Miles is originally from Port Townsend, Washington. He holds degrees from Harvard, Manhattan School of Music, and Juilliard, and was the 2nd place finalist in the 2005 Thelonious Monk Guitar Competition. He has honed his skills in bands led by Stanley Turrentine, Kenny Barron, and Steve Coleman, among others.
We’ve presented Miles eight times since 2007, including the CD release concerts for his albums Mirror and Generations (Sunnyside). Additionally, Miles spent the month of May last year working on new material in our space as a part of our Jazz Gallery Residency Commissions program, which culminated in a concert featuring music that will appear on his next release.
Tomorrow night at Symphony Space, Miles and drummer Dan Weiss will present a concert of spontaneously composed material informed by their longstanding collaborative history. Tickets are still available: reserve yours here.
Below are a few excerpts from the program notes for the event:
Miles Okazaki / Dan Weiss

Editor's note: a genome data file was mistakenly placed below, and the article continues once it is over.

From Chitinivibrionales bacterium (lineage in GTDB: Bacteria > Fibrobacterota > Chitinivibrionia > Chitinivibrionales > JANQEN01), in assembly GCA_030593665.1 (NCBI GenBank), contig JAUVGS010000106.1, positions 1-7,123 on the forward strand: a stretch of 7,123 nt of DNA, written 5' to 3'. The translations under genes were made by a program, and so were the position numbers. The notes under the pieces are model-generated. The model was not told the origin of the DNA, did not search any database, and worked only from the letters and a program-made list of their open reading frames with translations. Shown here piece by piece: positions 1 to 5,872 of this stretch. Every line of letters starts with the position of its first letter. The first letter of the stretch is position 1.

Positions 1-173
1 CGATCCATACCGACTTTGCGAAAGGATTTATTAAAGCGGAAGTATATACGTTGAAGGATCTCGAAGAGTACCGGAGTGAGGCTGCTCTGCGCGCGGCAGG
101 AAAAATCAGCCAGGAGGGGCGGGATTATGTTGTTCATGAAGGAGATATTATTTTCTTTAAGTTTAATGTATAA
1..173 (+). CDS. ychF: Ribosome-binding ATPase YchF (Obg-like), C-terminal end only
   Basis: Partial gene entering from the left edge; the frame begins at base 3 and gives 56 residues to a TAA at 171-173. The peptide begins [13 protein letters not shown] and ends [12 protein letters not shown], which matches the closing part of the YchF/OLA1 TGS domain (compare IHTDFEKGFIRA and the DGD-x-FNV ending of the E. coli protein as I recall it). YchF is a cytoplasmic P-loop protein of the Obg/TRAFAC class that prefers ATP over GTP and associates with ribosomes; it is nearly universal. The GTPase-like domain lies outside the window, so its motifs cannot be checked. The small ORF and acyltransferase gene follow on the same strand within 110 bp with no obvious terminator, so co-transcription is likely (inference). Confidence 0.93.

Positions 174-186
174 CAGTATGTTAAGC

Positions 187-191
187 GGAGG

Miles Okazaki, Guitar
Dan Weiss, Drums
Guitarist Miles Okazaki and Drummer Dan Weiss have been developing a rhythmic language for over a dozen years. They create textures and rhythmic structures by weaving together material from a wide variety of sources – a recent performance was described by Ben Ratliff in The New York Times as demonstrating “the new jazz musician’s inexhaustible options as they fit ideas together without stopping.” Their work together is documented on four recordings: Dan Weiss’ Tintal Drumset solo and Jhaptal Drumset Solo are hour-long expositions of Indian Tabla repertoire on the drumset, accompanied by Okazaki. Miles Okazaki’s albums Mirror and Generations are rhythmic works for small group, built on the core of the drum-guitar engine.
…The music you hear tonight will be a spontaneous construction, using materials and techniques from Weiss and Okazaki’s collective body of work. The duo’s presentation of a continual, large-scale, rhythmic metamorphosis invites the audience to explore notions of “hearing” time, and the variety of ways that the passage of time can be played with, distorted, broken, and put back together.